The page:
Continuing the British theme of the music was Crown Imperial, a march by William Walton that is a continuation of the Pomp and Circumstance march tradition created by Edward Elgar, followed by the gentler and more reflective Fantasia on Greensleeves by English composer Ralph Vaughan Williams and then Be thou my vision; Triptych for Orchestra, a commission from a trio of composers, Nigel Hess, Roderick Williams and Shirley J Thompson, each of whom created contemporary musical responses to the Irish hymn which were played continuously as a single piece.
Striking a very different, jazzy note was Voices of the World, a new commission from Iain Farrington, which combined traditional tunes from across the Commonwealth family of nations.
Then came a sequence which could have been heard at any coronation since Edward VII in 1902 – with one exception, the Coronation March, written especially for today by Scottish film composer Patrick Doyle. It was followed by Trumpet Tune by English Baroque composer Henry Purcell; the Arrival of the Queen of Sheba from Solomon by German-British Baroque composer George Frideric Handel; Oh, had I Jubal’s lyre from Joshua and Care Selve from Atalanta, both by Handel too; and finally Nimrod from Variations on an Original Theme by English composer Edward Elgar.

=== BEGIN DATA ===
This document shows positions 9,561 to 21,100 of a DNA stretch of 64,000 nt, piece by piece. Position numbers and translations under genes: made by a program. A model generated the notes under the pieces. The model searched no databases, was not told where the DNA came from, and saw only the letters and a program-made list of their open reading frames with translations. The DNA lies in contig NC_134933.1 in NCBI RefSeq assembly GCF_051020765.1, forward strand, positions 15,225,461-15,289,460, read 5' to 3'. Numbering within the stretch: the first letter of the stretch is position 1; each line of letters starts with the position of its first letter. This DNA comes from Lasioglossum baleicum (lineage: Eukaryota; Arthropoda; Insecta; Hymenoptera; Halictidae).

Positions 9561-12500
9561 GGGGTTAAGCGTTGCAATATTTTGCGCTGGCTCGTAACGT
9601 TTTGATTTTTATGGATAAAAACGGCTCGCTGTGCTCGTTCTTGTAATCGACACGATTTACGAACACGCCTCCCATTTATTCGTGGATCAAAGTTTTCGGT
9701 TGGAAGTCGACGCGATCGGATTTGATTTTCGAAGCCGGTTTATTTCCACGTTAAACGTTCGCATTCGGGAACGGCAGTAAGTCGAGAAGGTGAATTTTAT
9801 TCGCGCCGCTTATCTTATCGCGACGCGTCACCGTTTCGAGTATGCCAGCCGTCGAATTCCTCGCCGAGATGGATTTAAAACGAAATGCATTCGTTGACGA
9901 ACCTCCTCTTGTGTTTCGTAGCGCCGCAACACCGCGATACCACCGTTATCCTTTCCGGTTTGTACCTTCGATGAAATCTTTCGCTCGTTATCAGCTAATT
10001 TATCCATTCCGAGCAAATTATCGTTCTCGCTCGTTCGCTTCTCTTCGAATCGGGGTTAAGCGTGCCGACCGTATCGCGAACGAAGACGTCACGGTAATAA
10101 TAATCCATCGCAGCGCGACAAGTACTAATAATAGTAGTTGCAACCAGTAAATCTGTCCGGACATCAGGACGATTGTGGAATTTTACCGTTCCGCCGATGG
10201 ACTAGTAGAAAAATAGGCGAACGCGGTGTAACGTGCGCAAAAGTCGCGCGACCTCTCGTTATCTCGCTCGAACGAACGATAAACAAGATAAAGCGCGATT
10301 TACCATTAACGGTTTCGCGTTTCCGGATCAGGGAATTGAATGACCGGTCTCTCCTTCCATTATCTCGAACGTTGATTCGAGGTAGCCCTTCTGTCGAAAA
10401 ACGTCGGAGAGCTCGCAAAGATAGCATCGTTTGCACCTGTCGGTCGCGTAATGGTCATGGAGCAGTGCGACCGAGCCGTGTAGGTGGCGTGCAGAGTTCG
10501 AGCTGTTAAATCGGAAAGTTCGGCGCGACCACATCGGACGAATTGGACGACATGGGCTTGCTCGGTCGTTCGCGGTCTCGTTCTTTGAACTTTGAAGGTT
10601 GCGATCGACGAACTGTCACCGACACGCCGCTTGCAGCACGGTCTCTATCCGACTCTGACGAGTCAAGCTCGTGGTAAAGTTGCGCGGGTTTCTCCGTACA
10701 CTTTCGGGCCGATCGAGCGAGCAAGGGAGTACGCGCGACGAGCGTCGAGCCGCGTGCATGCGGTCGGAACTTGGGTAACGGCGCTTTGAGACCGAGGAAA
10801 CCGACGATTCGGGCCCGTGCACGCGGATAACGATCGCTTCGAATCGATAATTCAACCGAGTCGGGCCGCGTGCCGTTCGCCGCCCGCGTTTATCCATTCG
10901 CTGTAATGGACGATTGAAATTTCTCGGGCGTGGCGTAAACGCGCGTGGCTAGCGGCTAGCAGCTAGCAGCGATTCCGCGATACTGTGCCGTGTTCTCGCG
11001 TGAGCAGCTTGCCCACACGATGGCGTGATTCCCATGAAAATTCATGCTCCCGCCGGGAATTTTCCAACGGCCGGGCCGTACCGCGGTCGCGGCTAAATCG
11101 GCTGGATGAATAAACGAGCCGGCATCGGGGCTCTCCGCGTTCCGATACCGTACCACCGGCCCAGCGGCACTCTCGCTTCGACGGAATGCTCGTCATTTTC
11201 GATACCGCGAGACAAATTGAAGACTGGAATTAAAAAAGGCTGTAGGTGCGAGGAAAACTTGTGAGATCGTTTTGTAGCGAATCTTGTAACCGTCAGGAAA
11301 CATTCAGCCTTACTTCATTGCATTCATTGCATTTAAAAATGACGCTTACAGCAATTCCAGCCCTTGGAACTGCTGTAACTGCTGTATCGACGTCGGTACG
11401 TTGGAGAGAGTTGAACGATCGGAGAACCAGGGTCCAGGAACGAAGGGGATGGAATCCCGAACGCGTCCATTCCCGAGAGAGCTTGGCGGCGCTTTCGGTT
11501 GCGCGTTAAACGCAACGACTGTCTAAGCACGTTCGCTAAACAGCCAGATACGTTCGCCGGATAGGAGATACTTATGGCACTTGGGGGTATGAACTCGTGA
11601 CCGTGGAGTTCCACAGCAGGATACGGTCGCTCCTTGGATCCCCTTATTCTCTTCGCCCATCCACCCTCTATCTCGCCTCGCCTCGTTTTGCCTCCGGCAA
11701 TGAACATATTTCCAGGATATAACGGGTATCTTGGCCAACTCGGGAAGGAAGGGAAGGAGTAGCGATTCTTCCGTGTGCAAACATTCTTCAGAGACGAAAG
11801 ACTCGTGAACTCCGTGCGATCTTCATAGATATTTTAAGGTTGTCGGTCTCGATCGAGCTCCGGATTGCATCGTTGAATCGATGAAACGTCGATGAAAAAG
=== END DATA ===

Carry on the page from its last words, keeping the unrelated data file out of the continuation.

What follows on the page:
Peter Holder, Sub-Organist at Westminster Abbey, performed next, playing Flourish for an Occasion by English composer William Harris (a gesture of affection to the man who was the music teacher of the late Queen) and, in another gesture to Wales (one of many on this occasion), the Prelude on Rhosymedre by Vaughan Williams.
The central role in the service itself was taken by the choir, made up of Westminster Abbey choir, the Chapel Royal Choir of St James’s Palace, and singers from the Monteverdi Choir, all conducted by Andrew Nethsingha. They together with the Coronation Orchestra performed I Was Glad, the stupendous setting of Psalm composed for the Coronation of Edward VII in 1902 by Hubert Parry, director of the Royal College of Music.